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Special Relativity Question

  1. Apr 19, 2010 #1
    1. The problem statement, all variables and given/known data
    According to observations on Earth, the distance to nearest star is 4.5 light-years. A ship which leaves earth takes 4.25 years (according to onboard clock) 4.25 years to reach this star. Calculate the speed at which this ship travels.


    2. Relevant equations
    (I think)
    x' = [tex]\gamma[/tex](x-ut)
    t' = [tex]\gamma[/tex](t-ux/c2)
    L = L0/[tex]\gamma[/tex]

    3. The attempt at a solution
    so we know:
    x = 4.25 light years, and, t' = 4.25 years.
    using length contraction, L (or x') = 4.25 / [tex]\gamma[/tex]]

    So i tried using this in x = [tex]\gamma[/tex](x' + ut') but only managed to get 0 = [tex]\gamma[/tex]ut'.

    I can't find any other way of reducing variables to obtaining new variables and would love a push in the right direction.

    Thanks in advance.
     
  2. jcsd
  3. Apr 19, 2010 #2

    Matterwave

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    If you want to do this question the Lorentz transformation way, you need to have 2 events, one being leaving Earth, and one being arriving at the star.

    So event 1: (x,t)=(0,0) (x',t')=(0,0) so that your coordinates are synchronized at the point of departure. This step is sometimes implicit, but you should account for this for completeness.

    Event 2: (x,t)=(4.5ly, ?) (x',t')=(0,4.25years)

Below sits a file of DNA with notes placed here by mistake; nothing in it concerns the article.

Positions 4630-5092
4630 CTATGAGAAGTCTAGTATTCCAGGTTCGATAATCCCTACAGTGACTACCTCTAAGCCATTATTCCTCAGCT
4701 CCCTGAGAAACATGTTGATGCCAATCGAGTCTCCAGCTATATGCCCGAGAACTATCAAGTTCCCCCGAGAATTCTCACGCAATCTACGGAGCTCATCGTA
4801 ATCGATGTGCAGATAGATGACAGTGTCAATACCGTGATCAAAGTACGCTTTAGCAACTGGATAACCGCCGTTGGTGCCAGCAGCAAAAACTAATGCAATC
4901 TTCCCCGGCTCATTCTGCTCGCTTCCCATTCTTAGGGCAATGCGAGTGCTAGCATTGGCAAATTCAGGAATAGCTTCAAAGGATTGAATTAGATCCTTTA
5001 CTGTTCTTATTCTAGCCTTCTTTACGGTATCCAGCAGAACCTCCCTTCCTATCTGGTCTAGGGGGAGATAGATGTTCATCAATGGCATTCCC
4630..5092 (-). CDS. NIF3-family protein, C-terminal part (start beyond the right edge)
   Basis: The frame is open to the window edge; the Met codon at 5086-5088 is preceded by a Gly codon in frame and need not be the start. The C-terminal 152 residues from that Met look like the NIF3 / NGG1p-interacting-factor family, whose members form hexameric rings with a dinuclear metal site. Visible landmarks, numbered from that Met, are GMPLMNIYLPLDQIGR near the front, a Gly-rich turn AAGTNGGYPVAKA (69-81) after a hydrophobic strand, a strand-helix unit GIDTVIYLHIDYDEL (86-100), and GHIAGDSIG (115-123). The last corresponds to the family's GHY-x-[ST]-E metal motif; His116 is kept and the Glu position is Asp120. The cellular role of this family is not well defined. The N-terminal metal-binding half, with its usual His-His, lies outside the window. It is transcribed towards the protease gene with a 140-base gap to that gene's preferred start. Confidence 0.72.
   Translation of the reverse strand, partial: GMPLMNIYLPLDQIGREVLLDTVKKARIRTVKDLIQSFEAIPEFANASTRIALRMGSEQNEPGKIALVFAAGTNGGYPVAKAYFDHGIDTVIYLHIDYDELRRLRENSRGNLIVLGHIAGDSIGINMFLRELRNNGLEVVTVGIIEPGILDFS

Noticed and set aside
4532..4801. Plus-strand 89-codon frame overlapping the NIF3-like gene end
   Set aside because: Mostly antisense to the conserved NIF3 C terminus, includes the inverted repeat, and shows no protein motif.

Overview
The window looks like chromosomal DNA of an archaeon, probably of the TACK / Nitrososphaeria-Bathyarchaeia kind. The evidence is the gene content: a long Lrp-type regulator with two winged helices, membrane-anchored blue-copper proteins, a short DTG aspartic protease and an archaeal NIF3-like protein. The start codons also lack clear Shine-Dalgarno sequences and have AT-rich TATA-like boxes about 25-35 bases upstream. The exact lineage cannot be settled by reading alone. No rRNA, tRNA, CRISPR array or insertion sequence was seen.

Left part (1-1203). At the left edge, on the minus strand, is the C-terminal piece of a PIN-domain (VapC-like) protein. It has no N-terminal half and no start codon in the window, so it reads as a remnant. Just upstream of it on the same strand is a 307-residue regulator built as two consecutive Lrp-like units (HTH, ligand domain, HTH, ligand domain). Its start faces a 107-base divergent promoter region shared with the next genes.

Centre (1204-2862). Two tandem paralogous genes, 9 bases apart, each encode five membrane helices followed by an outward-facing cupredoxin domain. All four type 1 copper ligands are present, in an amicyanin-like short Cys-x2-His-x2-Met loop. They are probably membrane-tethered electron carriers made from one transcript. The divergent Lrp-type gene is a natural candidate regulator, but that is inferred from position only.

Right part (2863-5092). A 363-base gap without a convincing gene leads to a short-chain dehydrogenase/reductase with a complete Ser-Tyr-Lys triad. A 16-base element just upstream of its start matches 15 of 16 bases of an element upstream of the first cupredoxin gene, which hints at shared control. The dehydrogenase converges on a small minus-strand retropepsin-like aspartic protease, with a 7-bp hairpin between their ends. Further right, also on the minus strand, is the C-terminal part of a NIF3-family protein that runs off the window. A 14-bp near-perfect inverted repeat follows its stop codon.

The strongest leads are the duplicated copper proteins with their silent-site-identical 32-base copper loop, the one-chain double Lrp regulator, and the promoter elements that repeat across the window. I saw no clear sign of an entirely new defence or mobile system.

Your job is then to use the transforms to get the question mark. In the end v=x/t.

    A simpler way to answer this IMO, is to just use length contraction. You know that L'=L/gamma. Speed v, then is just v=L'/t'=L/gamma*t'. Gamma has a v in it as well, and you can solve for v.

    This method requires you to keep track of what exactly L and L' mean, and what exactly you are trying to solve for. It can be misused...but it's simpler than using the Lorentz transforms.
     
  4. Apr 19, 2010 #3
    Using the length contraction method, I managed to get:

    v = [tex]\frac{1}{\sqrt{2}}[/tex]c

    Any chance of confirmation?
     
  5. Apr 19, 2010 #4

    Matterwave

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    Let's see:

    L=4.5ly t'=4.25 years

    [tex]v=\frac{L}{\gamma t'}=\frac{L\sqrt{1-\frac{v^2}{c^2}}}{t'}[/tex]

    [tex]v^2=\frac{L^2(1-\frac{v^2}{c^2})}{t'^2}[/tex]

    Solving for v, I get: v=.529c which doesn't seem to match yours. Perhaps you can show your work?
     
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